Death of a Nobody

death-of-a-nobody

My second advent story is Georges Simenon’s Death of a Nobody, a title which offers little in the way of Yuletide cheer despite originating in the collection Maigret’s Christmas. In fact there’s not a bauble in sight, with Simenon going out of his way to tell us it was a hot August day (clearly the Trades Description Act was not in force in 1976 when it was first translated by Jean Stewart). It is, though, the bleak mid-summer with Simenon outdoing himself to emphasise the depressing nature of the murdered man’s life. Take, for example, his wife:

“…her air of desolation was not due to the tragedy. Even on the portrait she wore a weary resigned look, as though she bore all the weight of the world on her shoulders.”

Maigret sums it up:

“’Poor beggar.’
Not because he was dead but because he had lived!”

(Simenon is often cagey about revealing Maigret’s thoughts, but he is a master at using the exclamation mark to do so). As the title reveals, the central question is why a man so unassuming and unimportant should be murdered at all. That he has been shot from anther building, apparently by an experienced marksman, only adds to the mystery.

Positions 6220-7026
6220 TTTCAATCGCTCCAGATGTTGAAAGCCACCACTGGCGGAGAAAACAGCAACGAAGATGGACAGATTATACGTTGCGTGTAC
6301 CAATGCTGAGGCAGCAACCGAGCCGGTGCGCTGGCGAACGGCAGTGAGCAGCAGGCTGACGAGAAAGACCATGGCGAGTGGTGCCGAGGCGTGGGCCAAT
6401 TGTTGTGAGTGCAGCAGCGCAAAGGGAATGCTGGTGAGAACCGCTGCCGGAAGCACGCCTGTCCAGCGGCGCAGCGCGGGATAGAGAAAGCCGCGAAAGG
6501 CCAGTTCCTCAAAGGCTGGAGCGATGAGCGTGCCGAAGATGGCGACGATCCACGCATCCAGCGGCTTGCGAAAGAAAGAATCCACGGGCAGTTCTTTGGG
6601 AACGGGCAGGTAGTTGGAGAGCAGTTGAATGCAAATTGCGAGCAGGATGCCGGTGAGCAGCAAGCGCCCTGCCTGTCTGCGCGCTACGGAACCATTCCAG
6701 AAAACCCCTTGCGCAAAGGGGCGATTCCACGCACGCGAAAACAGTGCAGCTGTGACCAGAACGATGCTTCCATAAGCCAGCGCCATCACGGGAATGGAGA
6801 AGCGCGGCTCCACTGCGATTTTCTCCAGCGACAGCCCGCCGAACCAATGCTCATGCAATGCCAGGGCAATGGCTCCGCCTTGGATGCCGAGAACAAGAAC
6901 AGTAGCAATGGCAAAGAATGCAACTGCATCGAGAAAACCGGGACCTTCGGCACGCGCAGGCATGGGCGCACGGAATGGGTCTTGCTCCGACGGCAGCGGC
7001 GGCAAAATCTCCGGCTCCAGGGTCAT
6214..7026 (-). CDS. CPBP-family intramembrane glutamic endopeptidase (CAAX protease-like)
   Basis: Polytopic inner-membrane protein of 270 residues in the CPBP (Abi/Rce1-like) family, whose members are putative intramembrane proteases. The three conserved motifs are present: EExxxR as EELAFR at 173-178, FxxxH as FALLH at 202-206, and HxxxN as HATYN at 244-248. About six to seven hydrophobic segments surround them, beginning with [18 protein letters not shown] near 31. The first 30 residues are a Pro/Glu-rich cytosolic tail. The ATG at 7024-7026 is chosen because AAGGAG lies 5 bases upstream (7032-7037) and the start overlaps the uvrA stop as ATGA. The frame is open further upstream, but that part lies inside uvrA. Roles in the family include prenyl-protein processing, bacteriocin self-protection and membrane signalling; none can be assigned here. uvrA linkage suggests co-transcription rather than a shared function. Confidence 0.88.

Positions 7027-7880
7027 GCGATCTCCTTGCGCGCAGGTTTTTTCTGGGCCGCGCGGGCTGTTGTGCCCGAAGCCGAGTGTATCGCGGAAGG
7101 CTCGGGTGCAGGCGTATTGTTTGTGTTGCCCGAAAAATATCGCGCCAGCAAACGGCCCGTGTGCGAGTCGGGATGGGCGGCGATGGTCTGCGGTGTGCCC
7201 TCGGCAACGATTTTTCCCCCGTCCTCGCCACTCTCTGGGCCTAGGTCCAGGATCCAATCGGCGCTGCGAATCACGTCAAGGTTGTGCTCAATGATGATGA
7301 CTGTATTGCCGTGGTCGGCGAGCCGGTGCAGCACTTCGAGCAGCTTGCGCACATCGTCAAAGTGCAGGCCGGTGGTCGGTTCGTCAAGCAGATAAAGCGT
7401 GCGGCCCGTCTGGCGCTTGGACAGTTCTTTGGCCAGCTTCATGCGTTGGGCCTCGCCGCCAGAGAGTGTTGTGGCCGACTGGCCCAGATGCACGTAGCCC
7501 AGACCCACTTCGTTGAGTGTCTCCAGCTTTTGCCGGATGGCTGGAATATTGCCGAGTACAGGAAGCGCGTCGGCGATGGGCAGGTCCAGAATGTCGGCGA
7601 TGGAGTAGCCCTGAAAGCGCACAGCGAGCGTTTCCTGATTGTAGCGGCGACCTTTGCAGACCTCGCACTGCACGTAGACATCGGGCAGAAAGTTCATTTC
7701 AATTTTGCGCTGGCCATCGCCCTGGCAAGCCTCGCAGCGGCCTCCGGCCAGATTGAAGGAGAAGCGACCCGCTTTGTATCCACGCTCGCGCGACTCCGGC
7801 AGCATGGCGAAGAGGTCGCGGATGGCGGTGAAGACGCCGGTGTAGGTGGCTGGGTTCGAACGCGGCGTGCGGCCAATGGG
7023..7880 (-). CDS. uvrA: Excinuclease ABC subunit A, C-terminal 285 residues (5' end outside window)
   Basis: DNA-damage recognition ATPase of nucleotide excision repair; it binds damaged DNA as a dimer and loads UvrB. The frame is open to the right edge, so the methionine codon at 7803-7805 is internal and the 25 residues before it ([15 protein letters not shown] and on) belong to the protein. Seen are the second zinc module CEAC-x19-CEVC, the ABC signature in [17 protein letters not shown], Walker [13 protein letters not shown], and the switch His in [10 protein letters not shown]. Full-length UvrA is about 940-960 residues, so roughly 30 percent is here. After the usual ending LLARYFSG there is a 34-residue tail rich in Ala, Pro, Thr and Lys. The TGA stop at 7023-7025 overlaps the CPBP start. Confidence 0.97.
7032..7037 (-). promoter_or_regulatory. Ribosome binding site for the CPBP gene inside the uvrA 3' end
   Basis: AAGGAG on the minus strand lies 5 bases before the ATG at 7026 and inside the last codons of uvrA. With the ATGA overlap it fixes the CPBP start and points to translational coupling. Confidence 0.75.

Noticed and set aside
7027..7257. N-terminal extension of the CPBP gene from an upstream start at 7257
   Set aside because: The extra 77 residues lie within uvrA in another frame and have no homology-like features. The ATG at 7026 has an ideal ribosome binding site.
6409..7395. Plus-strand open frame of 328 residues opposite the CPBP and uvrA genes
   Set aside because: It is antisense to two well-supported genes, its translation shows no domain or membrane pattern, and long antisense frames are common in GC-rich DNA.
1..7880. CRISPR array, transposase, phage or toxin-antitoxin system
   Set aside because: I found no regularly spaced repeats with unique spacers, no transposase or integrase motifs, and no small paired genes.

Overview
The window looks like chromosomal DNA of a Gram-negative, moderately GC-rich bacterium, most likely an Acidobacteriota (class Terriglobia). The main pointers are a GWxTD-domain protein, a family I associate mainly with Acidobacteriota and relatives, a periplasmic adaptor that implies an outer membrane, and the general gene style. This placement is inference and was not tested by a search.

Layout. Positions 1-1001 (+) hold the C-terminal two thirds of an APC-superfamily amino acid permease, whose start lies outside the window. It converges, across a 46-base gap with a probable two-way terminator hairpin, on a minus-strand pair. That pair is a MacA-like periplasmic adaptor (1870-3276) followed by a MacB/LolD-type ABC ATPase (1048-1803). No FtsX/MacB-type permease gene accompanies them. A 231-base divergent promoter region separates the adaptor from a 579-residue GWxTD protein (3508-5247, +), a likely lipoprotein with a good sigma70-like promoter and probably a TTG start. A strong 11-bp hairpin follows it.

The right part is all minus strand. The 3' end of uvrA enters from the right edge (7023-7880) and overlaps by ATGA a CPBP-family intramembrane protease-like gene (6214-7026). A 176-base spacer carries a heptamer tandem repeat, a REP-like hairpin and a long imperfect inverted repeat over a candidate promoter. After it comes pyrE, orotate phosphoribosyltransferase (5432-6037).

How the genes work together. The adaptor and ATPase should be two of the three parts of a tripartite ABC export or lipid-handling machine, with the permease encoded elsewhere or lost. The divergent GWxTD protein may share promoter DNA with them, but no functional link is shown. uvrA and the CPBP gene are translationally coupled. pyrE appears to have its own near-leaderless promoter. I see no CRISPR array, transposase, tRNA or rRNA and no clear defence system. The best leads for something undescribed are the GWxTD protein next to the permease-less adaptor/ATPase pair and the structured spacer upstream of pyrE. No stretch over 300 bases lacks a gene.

Of course there’s more to the victim than first meets the eye but interestingly, given that the story is only a third of the length of Simenon’s already short novels, Maigret’s discovery of what happened relies on patience as much as action.

Death of a Nobody includes a second story which also showcases Maigret’s patience, ‘The Man in the Street’. Here Simenon cleverly creates a thrilling story by removing almost all action. Identifying a suspect, Maigret begins to tail him, a game of cat and mouse which continues for days, with the man he is following fully aware of Maigret’s presence.

Penguin is currently publishing the entire series of Maigret novels in order. Hopefully this will include the short stories.

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8 Responses to “Death of a Nobody”

  1. kaggsysbookishramblings Says:

    I read “Death of a Nobody” for the 1947 Club and I thought it was excellent. I love the way he says so much so concisely and so atmospherically.

    • 1streading Says:

      One of the things I admire about Simenon’s novels are their brevity – especially compared to much modern crime fiction. To achieve this in a short story is even more impressive.

  2. JacquiWine Says:

    Ah, the ever-reliable Maigret – what an enjoyable way to end the working week. It’s hard to imagine him in the height of summer as I always associate these stories with the drizzly rain of Paris in autumn or winter.

  3. winstonsdad Says:

    I just brought an old copy of two of his novels

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